Vulnerability, The Last Taboo?

 

1024px-Forbidden_fruitIn fragile times, it’s often our most intimate and close relationships that suffer. Intimacy is the glue, the enhancer that gives us the drive to connect, and in many situations, also the factor that can be a passion killer for some and the straw that breaks the camel’s back.

I have been reflecting a lot recently on what it means to be intimate with someone, what vulnerability is and how honesty plays a role in all of this. This of course in turn affects the way we can approach sex, but of course not all of our relationships are sexual or erotic, but that doesn’t have to mean they lack intimacy. Intimacy has many faces which can be misunderstood or worse still, ignored when we only relate to intimacy as something sexual or erotic. Intimacy is the essence, the determining factor that decides how close someone gets to us and what we’re prepared to do or share to maintain it.

Intimacy comes from sharing and bonding. People share and bond in hundreds of ways; from a drink after work, to a long lazy dinner, a friendship that has been cultivated over years, a cry on a shoulder, a rewarding hug, a sporting win  or a love of the same activities, revealing a truth about yourself that you trust another person to take care of, asking for help , asking for attention or allowing yourself to be seen as you really are, flaws and all, in the hope that you won’t be judged for it.

Whilst most of us have these requirements at different stages in our lives, very few are able to acknowledge this need within ourselves, let alone share it with others. It can often be the core of a nagging internal voice that manifests as only a hum or faint murmur rather than bolt of clarity. It can also be the trigger that releases aggressive outbursts, where words said, are later regretted because it’s easier to cast the uncomfortable sensation / feeling out and onto another, than to claim it as our own. It’s easier to blame others than to take a little agency, and while at times this is effective; what is the long-term cost? When this is the perpetual default setting, there is no recourse. Your default setting is powerlessness.

The rise of anxiety and feelings of being triggered as a primary emotional default saddens me, but does not surprise me. We seem less intimate, unable to acknowledge our own feelings and thus unable to connect with others, or hear others without judging, being judged or feeling attacked.

While I generally tend to avoid binaries of any kind as a measure for looking at the world, it seems when it comes to emotions, we have only two options. We either allow them to be there, accept them, in all their discomfort and learn to work with them rather than against them; (thus having control over them or even better still, a relationship with them), or we can ignore them. (The latter in my experience can only last for so long before manifestations of ill health become apparent; excessive anxiety, delusion, sleeplessness, depression and a general corrosion of relationships as a result of any one or all of these things).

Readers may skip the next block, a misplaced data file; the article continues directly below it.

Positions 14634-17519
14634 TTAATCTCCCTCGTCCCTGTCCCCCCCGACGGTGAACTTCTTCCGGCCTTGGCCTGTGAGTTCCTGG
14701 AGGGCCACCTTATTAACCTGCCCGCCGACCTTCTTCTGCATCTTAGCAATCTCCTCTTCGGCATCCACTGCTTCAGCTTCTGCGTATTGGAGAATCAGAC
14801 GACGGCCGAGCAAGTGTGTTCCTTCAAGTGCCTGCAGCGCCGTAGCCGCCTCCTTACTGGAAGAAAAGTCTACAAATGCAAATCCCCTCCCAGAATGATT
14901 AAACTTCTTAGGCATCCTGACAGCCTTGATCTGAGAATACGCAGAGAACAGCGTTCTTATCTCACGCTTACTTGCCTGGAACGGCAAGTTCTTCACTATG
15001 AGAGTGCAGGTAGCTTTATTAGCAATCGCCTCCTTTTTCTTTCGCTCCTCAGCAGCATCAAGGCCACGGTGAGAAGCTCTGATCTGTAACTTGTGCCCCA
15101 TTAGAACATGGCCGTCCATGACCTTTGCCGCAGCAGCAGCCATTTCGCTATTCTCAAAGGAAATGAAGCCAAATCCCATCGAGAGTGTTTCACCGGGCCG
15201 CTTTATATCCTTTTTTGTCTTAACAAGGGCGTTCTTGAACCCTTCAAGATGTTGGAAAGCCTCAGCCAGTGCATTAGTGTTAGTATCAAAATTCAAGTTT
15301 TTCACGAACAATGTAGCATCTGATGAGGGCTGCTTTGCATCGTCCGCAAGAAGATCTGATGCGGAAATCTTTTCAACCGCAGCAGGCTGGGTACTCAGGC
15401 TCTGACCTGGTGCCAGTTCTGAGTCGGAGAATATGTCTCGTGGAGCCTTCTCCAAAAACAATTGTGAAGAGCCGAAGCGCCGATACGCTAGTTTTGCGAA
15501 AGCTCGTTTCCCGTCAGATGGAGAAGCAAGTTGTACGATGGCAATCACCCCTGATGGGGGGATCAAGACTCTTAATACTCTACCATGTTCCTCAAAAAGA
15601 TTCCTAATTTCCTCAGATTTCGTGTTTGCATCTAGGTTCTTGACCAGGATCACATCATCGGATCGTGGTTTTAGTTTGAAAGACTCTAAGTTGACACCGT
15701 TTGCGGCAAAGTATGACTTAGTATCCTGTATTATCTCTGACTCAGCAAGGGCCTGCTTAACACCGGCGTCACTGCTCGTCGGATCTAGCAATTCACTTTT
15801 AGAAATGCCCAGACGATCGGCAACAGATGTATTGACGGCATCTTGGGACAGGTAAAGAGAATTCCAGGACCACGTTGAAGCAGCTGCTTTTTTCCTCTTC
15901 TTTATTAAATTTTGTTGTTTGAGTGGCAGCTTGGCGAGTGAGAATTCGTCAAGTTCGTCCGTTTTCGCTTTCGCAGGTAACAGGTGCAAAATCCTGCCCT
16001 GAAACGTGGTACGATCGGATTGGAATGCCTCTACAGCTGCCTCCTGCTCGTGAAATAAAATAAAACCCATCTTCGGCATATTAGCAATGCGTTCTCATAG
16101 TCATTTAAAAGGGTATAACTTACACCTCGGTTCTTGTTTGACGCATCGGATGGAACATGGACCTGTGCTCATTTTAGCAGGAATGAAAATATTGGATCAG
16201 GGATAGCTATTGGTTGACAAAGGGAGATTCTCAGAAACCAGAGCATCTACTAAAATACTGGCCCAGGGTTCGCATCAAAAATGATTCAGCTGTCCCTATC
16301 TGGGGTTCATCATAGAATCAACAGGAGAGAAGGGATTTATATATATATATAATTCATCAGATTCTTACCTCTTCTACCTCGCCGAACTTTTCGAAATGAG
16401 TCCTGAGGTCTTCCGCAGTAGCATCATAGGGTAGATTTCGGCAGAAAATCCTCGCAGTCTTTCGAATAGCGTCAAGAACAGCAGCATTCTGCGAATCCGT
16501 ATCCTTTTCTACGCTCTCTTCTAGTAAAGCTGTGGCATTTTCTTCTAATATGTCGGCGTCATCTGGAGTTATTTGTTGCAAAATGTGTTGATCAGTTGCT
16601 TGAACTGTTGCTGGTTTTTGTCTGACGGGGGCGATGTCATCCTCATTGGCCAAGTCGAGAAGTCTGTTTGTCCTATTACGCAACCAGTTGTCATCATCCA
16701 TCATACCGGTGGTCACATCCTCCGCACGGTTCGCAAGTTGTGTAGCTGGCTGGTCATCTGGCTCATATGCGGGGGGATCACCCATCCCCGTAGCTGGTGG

Shakespeare grasped the ultimate quandary: To Be Or Not To Be, that IS in fact the ultimate question, the question that hundreds of years later we still philosophically ponder, yet most of us avoid answering for the sheer terror of facing our internal truth, our shadow, that which makes us vulnerable.

Vulnerability for many may be the shadow, the hidden, that which dare not be revealed, or it may also be the learned default, wherein manipulation and carelessness can take centre stage to avoid speaking a truth that is more confronting, potentially freeing, but also downright terrifying to the inexperienced.

The vulnerability I am talking about here is an authentic kind, not the ‘tantrum’ or ‘drama’ kind where the protagonist is actually quite capable of helping themselves, but prefers instead to use manipulation, drama or passive/ aggressive tactics to get their needs met, intentionally or not. True vulnerability  is acknowledging what is actually going on between you, whether the relationship is with the Self or another. Vulnerability is a resource to actually achieve a mutually beneficial outcome rather than as a tool to wage messy, dirty conflict.

Vulnerability needn’t equate to meekness. Being vulnerable, acknowledging my own feelings, then sharing them is actually one of the most powerful things I  have ever done. Having the gumption to tell someone I love them, to tell them I miss them to tell them I am angry with them is absolutely  terrifying when I don’t know whether I will be heard or acknowledged. (This of course requires that such statements are made as declarations rather than ultimatums or any kind of manipulation).

Acknowledgement of our or another person’s feelings is a vital part of communication and creating intimacy through vulnerability. If / when you acknowledge that you are actually valuable in another person’s life, you are then compelled to be responsible for your own responses and behaviour toward them. Acknowledging responsibility is an act of both vulnerability and power. Pretending it doesn’t matter that someone you’re close to just told you how they feel is not only inharmonious, it’s also a form of rejection and an inhibitor to intimacy. They wouldn’t have been close to you in the first place if you didn’t actually care about them.